Analysis on Manifolds (Mastermath/Wonder master course, Spring 2013)

Note: The lecture of May 23 is cancelled. It will be given one week later, on May 30 (same time and place).

Announcements: Keep an eye on this web-page for further announcements of any kind related to the course (change in schedule/location, lecture notes, exercises, etc etc):
  • keep in mind the INTENSIVE REMINDER (Wednesday, January 30 and Thursday, January 31; location: 611 (Mathematics building, at UU)).

  • note: we added one file with chapters 1-3 in which various typos were corrected.

  • Teachers:
  • Erik van den Ban (UU)
  • Marius Crainic (UU)

  • Location and time: TBA
  • Time: Thursdays, from 10:00 to 13:00 (the first two ours are for the lectures, the last one is for the exercise classes).
  • Location:
  • Week 6 (7 febr): BBL 205
  • Week 7 t/m 13: MIN 027
  • Week 14 t/m 17: MIN 022
  • Week 18 (2 may): in MIN 019
  • Week 19 t/m 21: in MIN 022
  • Intensive reminder: Wednesday, January 30 and Thursday, January 3.
  • First lecture: week 6 (February 7), 2013.
  • Last lecture: week 21 (May 23), 2013.

  • Lectures: 2 times 45 minutes
  • Assisted exercise session: 1 hour per week (immediately after the lectures). Assistants:
  • Ralph Klaasse (r.l.klaasse/at/
  • Reinier Storm (reinier.storm/at/

  • Exam:
    There will be  take home exercises. They will count for 50 percent of your grade. At the end of the course there will be a final examination. Each week we will list several exercises. We advise you to do them in the order suggested. You should be able to do at least three of them each week. You are not allowed to hand these exercises in for correction. However, three assistants will be present in class to help you with their expertise. In addition, each week there will be a take home exercise to be handed in two weeks later, at the start of the lectures. It will be graded by one of the teaching assistents with a grade from 1 to 10. At the end of the course, the average grade will contribute to your final grade with a weight of 50 percent.

    Analysis of several variables, basic theory of manifolds, in particular differential forms. Basics of functional analysis. If you lack some of these, we strongly advise you to follow the intensive reminder (see below).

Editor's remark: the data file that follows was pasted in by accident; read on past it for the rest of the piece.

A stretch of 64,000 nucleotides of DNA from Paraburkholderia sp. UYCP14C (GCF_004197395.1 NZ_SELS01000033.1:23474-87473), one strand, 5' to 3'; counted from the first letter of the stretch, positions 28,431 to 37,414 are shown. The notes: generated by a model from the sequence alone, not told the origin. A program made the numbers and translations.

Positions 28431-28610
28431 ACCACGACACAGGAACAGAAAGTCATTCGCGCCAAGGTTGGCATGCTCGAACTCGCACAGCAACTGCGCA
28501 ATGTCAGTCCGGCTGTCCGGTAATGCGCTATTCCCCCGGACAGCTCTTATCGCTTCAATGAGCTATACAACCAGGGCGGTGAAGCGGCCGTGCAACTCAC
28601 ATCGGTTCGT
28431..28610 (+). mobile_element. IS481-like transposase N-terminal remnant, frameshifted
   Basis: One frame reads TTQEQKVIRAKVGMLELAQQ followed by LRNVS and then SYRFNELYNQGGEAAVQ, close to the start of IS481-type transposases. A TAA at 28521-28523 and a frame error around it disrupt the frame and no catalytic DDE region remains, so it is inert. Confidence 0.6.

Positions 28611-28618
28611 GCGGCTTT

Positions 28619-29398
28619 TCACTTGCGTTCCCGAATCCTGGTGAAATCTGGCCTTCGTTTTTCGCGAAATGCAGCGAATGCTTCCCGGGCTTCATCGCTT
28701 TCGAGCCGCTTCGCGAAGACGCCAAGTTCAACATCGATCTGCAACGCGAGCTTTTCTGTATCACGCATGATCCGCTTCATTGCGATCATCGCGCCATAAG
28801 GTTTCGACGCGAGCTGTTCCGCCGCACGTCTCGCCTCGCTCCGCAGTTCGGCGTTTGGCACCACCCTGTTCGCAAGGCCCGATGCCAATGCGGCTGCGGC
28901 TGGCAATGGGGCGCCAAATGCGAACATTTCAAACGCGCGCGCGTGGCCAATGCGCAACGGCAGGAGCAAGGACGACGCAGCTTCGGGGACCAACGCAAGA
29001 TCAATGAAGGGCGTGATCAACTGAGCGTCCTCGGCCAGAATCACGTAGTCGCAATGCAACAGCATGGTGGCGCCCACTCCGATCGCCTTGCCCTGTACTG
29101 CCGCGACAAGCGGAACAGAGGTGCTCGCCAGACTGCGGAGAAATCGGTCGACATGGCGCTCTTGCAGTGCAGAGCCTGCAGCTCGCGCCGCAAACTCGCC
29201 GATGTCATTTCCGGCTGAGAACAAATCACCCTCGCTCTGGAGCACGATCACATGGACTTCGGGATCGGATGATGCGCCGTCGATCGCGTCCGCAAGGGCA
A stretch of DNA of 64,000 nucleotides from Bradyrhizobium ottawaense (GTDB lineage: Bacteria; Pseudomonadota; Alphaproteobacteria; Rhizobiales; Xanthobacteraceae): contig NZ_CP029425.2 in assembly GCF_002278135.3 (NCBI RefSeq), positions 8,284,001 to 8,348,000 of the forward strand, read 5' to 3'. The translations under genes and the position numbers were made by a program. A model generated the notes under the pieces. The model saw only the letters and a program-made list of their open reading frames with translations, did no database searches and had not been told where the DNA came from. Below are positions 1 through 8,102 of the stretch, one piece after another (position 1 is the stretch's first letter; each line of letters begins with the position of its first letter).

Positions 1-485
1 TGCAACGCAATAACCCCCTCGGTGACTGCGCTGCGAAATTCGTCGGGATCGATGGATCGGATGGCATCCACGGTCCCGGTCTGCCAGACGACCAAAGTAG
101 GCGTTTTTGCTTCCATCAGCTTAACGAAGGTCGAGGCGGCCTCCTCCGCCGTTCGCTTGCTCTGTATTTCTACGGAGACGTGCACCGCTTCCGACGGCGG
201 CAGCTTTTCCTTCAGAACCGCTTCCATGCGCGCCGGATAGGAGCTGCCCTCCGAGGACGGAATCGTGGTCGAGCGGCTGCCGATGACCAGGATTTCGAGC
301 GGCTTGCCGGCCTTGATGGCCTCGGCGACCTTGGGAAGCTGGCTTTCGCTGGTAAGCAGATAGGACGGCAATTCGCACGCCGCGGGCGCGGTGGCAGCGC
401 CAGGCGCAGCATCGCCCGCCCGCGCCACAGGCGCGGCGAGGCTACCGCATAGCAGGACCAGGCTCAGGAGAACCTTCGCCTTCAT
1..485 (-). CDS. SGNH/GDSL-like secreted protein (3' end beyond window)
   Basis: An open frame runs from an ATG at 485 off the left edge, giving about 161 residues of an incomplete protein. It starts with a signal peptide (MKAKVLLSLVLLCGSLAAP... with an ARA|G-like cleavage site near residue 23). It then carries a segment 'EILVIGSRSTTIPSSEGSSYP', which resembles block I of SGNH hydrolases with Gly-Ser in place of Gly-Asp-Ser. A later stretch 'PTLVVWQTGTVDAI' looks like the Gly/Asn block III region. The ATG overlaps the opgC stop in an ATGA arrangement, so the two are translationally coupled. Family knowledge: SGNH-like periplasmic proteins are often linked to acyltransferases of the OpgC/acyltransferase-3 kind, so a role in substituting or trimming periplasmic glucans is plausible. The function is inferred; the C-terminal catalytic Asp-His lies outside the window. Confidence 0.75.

Intensive reminder: Before the start of the course, we will have an "intensive reminder" consisting of one day in which we will review some of the basics of differential geometry and one day in which we will review some basics of functional analysis.

    Lecture notes: Lecture notes will be made available during the course.

  • Here is Chapter 1 (Differential operators), Chapter 2 (Distributions on manifolds) and Chapter 3 (Functional spaces) in one file with various typos corrected. The most important correction is the change of coordinates formula for distributions on opens in $R^n$, for which I added the discussion on change of coordinates from page 39/40 (with equiation (2.2) as final conlcusion) and the global interpretation of Example 2.3.9 (page 46/47). Lots of other small typos were fixed (thanks to Ralph). If you find more yourself, please let us know.


  • You can have a look at the old lecture notes (2009/2010). However, we advise you not to print/use the old notes, since revised versions will be provided during the course (and will be made available through this web-page).
  • Notes on Prerequisites from differential geometry (E.P. van den Ban), useful to refresh your memory, or for the intensive reminder.
  • Notes on Lie derivatives, tensors and forms (E.P. van den Ban), for the same purpose as the last ones.
  • Additional notes on Fredholm operators (M. Crainic)(old notes).

  • The schedule week by week (here we will try to add, after each lecture, a description of what was discussed in the lectures + the exercises):

    - Intensive reminder 1 and 2 (Wednesday, January 30): Differential Geometry day.

    - Intensive reminder 3 and 4 (Thursday, January 31): Functional Analysis day.

    - WEEK 6/Lecture 1 (February 7): A short overview of the course and of the main key-words starting from the (preliminary) version of the Atiyah-Singer index theorem (ellipticity, Fredholmness, pseudo-differential operators, characteristic classes). Then we started with chapter 1: differential operator and symbols (first trivial coefficients, then general vector bundles).

    Hand-in exercise (to be handed on February 21, at the start of the lecture) : 1.1.9 from the 2012/2013 lecture notes.

    - WEEK 7/Lecture 2 (February 14): Densities and integration, formal adjoints of differential operators, ellipticity and Fredholmness of operators, differential complexes, elliptic complexes, how to deduce results about elliptic complexes from similar results about elliptic operators (e.g.: any elliptic complex is Fredholm). Then we started chapter 2. However, as it seemed that everyone knew the basics of locally convex vector spaces and distributions on opens in R^n, we aggreed that I will assume all of these known (kindly asking you to refresh your memory by looking at the notes), and I will continue next time assuming them (so, next time, we will go directly to manifolds).

    Exercises for the werkcollege: (1.2.9 and 1.3.7), (1.3.3, 1.3.13 and 1.3.15), (1.3.5 and 1.3.16).

    Hand-in exercise (to be handed on February 28, at the start of the lecture) : 1.3.14 from the 2012/2013 lecture notes.

    - WEEK 8/Lecture 3 (February 21): The rest of Chapter 2 (distributions on manifolds, kernels), then we started the chapter on functional spaces, discussing the main axioms and results, but without proofs.

    Hand-in exercise: 2.4.6.